WATAIN Black-metal bands seem to take pride in obfuscation: devising incomprehensible logos, concealing their faces with corpsepaint, releasing tiny-edition cassette tapes you can't find even in the most obscurity-worshipping record shops. In a more strictly musical sense that means that you rarely find black-metal bands that play like Watain—heavy and dense but crisply defined. These scarily earnest Swedes summon a convincingly menacing thunder that doesn't blur out of focus, and their knack for melody and dynamics occasionally recalls the New Wave of British Heavy Metal instead of the full-bore onslaught of, say, Mayhem. Not that Watain is a pop band or anything; like their already-classic 2007 album Sworn to the Dark, the recent Lawless Darkness (Season of Mist) is a trip to very bad places, led by ghoulish guys with a thing for satanism, fake blood, and animal carcasses. Goatwhore, Black Anvil, and the Muzzler open. 7 PM, Reggie's Rock Club, 2109 S. State, 312-949-0121 or 866-468-3401, $20, $17 in advance. —Miles Raymer
WITHERED Heavy-metal musicians like to play with extremes, especially when it comes to tempos. Many play their instruments so fast it looks like they're trying to test the body's natural limits; others play glacially slowly, evoking either deep meditation or the geological movements of some Chthulhu-type entity. Atlanta quartet Withered tries to have it both ways, whipping through a song at a death-metal clip before switching to a sickeningly heavy slow-motion doom that seems particular to their southern metal peers. It works, though, and much of their new Dualitas (Prosthetic) feels like a high-speed car chase that dead-ends in a swamp, leaving the listener facedown and beyond brutalized. Danzig headlines; Possessed, Marduk, Toxic Holocaust, and Withered open. 6 PM, Congress Theater, 2135 N. Milwaukee, 773-276-1235, $24, 17+. —Miles Raymer
NILE South Carolina's greatest (OK, only) practitioners of "ithyphallic" death metal haven't dropped a new album since they last blew through town like a desert wind, but last year's Those Whom the Gods Detest (Nuclear Blast) is holding up remarkably well—it's still in my regular rotation, and keeps getting richer with time. There is some news from the Nile camp, though. For one, they've added touring bassist Chris Lollis to their full-time roster—I'm guessing the band's employee health plan involves linen, resin, and canopic jars, but who can afford to sneeze at that nowadays? Second, songwriter and bandleader Karl Sanders is offering guitar lessons the day of their show. This isn't the first time he's done this, but it is the first time he's offered one-on-one classes. Fifty bones for a half-hour alone with such an eminent shredder isn't a bad deal by any stretch, but I wonder if he could also teach you the way to make your heart lighter than a feather? E-mail firstname.lastname@example.org for details. Ex Deo, Psycroptic, Keep of Kalessin, and Pathology open. 5 PM, Reggie's Rock Club, 2109 S. State, 312-949-0121 or 866-468-3401, $27, $24 in advance. —Monica Kendrick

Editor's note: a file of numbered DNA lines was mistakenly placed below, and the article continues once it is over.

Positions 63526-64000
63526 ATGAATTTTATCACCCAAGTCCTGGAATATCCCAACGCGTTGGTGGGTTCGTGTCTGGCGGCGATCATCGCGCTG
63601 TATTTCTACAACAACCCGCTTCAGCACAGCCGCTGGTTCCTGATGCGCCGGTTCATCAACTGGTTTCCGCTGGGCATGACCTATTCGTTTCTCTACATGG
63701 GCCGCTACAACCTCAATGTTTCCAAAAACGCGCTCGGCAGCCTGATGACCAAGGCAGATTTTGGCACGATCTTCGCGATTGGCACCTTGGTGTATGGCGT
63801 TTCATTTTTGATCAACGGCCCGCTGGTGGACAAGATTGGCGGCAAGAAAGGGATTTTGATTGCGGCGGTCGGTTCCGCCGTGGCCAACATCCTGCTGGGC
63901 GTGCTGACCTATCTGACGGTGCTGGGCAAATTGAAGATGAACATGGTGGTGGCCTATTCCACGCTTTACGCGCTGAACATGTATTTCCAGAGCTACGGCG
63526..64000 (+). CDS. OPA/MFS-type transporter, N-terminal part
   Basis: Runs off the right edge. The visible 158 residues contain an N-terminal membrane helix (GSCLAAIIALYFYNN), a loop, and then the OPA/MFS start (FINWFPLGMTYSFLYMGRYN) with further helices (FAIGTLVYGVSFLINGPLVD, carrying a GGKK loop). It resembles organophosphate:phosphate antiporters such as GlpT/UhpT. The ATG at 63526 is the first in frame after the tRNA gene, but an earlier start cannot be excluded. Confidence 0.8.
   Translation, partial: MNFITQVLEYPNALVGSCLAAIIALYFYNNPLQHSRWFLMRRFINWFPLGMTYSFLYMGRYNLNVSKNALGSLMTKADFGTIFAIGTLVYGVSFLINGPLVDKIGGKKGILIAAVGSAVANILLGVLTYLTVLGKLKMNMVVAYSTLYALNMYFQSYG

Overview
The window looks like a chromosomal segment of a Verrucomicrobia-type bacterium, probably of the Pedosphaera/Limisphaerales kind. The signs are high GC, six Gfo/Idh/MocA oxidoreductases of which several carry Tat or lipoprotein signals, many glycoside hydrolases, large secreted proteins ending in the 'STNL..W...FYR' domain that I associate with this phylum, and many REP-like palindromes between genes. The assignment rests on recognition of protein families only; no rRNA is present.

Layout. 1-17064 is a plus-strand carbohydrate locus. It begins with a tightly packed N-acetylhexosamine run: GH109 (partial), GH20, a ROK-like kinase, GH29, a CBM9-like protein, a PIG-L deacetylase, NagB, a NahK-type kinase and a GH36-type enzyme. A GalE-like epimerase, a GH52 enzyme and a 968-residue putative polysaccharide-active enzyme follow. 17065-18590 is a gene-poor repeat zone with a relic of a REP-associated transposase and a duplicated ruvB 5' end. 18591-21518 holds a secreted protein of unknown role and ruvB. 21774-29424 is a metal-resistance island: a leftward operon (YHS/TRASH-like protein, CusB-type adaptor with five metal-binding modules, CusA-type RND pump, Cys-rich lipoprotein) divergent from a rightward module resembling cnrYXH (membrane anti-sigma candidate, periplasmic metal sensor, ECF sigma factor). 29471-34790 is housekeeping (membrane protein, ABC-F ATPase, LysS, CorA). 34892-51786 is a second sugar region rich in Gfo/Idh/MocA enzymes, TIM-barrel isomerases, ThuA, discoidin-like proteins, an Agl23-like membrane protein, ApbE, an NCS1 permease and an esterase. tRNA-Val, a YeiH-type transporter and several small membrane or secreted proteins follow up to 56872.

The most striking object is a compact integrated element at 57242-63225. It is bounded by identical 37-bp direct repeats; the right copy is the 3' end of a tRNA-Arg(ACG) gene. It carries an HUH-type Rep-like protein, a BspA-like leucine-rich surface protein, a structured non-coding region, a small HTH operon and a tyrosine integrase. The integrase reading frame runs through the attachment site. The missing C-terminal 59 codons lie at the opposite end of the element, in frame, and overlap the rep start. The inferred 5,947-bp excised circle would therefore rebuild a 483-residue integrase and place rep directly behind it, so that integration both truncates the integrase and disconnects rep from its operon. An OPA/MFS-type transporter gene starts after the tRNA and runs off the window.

MOONDOGGIES On its second album, Tidelands (Hardly Art), this shaggy Seattle quartet wears its heart on its sleeve: the Moondoggies' strummy, organ-stoked rock is clearly inspired by earnest 70s songwriters like Neil Young and John Fogerty, and singer-guitarist Kevin Murphy sounds like he's channeling Tom Petty at his most prosaic. What makes these guys memorable (aside from their unfortunate name) are the sweet, precisely arranged vocal harmonies, which turn their music into more than just mildly rootsy, meat-and-potatoes retro rock—they've got more in common with contemporaries like Animal Collective or Fleet Foxes. Miles Nielsen and Tacoma Narrows open. 8 PM, Schubas, 3159 N. Southport, 773-525-2508, $10, $8 in advance. —Peter Margasak
MARNIE STERN Despite its appealingly hyperactive energy, Marnie Stern's music has sometimes sounded a little dry and schematic—as exciting as her playing can be, it's often been hard to hear the heart in it. But on her third album, the recent Marnie Stern (Kill Rock Stars), she lays her feelings bare. The opening track, "For Ash," is a moving response to the suicide of a former lover, and "Female Guitar Players Are the New Black" pushes past the irony in its title to Stern's real frustration with being treated as a mere novelty because she's a woman who plays hammer-ons (on this album she dials back the flashy technique that earned her the "shredder" tag in the first place). Here and there she replaces her usual excited chants with stabs at melodic singing, and remarkable drummer Zach Hill helps shape her songs with his manic rhythms. Hill isn't on this tour, though; Stern is backed by bassist Nithin Kalvakota, drummer Vincent Rogers, and guitarist Joseph Tirabassi. Heavy Cream and Electric Hawk open. 9:30 PM, Empty Bottle, 1035 N. Western, 773-276-3600 or 866-468-3401, $12, limited $5 tickets. —Peter Margasak